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Condo or Co-op?

Q - We are downsizing and thinking of purchasing into a co-op rather than getting a condominium.  Are there any drawbacks?

A - When you buy into a co-op, you own a percentage of the entire building and are assigned the exclusive rights of a unit.  You don't specifically own the unit.  If they are available, you are also assigned parking space and locker.   If you require a mortgage, it is usually a problem because, should you default, the bank cannot take possession of the unit since you don't specifically own it.

In a co-op building, there is only one mortgage on the entire building and one tax bill for the building.  Some of the older co-ops may no longer have a mortgage so individual financing is not possible because a bank cannot foreclose if there is no deed and mortgage.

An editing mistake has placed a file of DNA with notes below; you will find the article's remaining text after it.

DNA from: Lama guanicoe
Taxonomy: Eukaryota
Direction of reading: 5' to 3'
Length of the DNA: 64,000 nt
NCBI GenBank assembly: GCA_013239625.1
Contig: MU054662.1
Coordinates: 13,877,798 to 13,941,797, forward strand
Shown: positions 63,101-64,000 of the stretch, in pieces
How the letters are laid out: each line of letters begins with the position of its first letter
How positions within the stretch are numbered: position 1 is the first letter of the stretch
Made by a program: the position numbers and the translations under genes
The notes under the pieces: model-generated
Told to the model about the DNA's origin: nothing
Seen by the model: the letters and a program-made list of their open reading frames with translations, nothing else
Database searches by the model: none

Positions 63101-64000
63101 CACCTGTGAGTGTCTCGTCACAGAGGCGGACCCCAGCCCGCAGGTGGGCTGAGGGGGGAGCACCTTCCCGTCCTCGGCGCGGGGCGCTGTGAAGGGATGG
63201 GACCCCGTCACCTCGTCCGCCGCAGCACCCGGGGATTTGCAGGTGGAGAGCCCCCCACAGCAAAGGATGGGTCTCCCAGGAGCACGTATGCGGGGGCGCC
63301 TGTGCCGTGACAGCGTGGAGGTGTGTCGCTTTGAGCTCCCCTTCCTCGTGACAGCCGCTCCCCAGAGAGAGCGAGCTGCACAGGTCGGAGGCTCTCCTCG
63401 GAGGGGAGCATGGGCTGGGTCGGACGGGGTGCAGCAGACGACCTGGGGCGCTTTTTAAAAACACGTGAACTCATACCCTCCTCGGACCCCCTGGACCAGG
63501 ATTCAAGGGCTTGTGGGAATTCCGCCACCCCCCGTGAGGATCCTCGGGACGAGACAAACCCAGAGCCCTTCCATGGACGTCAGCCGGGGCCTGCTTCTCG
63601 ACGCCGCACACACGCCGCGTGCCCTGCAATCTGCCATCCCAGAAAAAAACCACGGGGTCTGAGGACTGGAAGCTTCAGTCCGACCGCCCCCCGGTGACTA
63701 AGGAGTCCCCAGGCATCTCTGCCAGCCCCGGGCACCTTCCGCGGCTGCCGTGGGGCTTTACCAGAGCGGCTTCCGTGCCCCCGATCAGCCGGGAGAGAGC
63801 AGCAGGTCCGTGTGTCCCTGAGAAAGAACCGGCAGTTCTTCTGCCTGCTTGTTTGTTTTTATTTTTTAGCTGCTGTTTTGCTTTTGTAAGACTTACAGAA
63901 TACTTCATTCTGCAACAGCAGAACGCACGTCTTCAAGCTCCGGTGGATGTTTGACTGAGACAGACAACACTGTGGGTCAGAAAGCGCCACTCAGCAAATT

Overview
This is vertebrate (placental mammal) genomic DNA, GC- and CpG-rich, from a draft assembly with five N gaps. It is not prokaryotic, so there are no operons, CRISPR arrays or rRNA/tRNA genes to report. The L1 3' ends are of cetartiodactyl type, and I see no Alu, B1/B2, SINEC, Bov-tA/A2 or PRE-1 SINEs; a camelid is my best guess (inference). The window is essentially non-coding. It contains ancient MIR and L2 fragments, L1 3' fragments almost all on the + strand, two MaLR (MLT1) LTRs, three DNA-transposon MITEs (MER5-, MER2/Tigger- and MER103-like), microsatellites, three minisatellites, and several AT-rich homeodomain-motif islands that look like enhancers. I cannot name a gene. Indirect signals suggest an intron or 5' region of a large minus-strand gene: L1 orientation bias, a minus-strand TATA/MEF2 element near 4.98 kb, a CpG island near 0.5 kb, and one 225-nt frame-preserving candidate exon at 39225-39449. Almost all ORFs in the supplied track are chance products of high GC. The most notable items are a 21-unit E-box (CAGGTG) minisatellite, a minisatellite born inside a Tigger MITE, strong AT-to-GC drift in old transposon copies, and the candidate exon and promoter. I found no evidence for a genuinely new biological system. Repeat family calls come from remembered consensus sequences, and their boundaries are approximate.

A condominium building operates within the framework of the Condominium Act which offers statutory protections and safeguards to condo owners. A co-op, on the other hand, is governed by its own incorporation documents, bylaws and regulations. Out of this framework, come the contractual agreements between the corporation and the membership.  It also allows the Board of Directors to be selective regarding membership and new entries require their approval.

Those are some of the highlights pertaining to co-ops.  They each operate somewhat differently and you should closely investigate prior to making any offers.  Having a real estate lawyer review any contractual agreements would also be wise.

The upside is that a well-managed co-op can be a real joy to live in.  There is a great sense of community and pride of ownership reflecting on the entire building and its amenities.  Additionally, the cost to the member is often significantly less than a condominium building.

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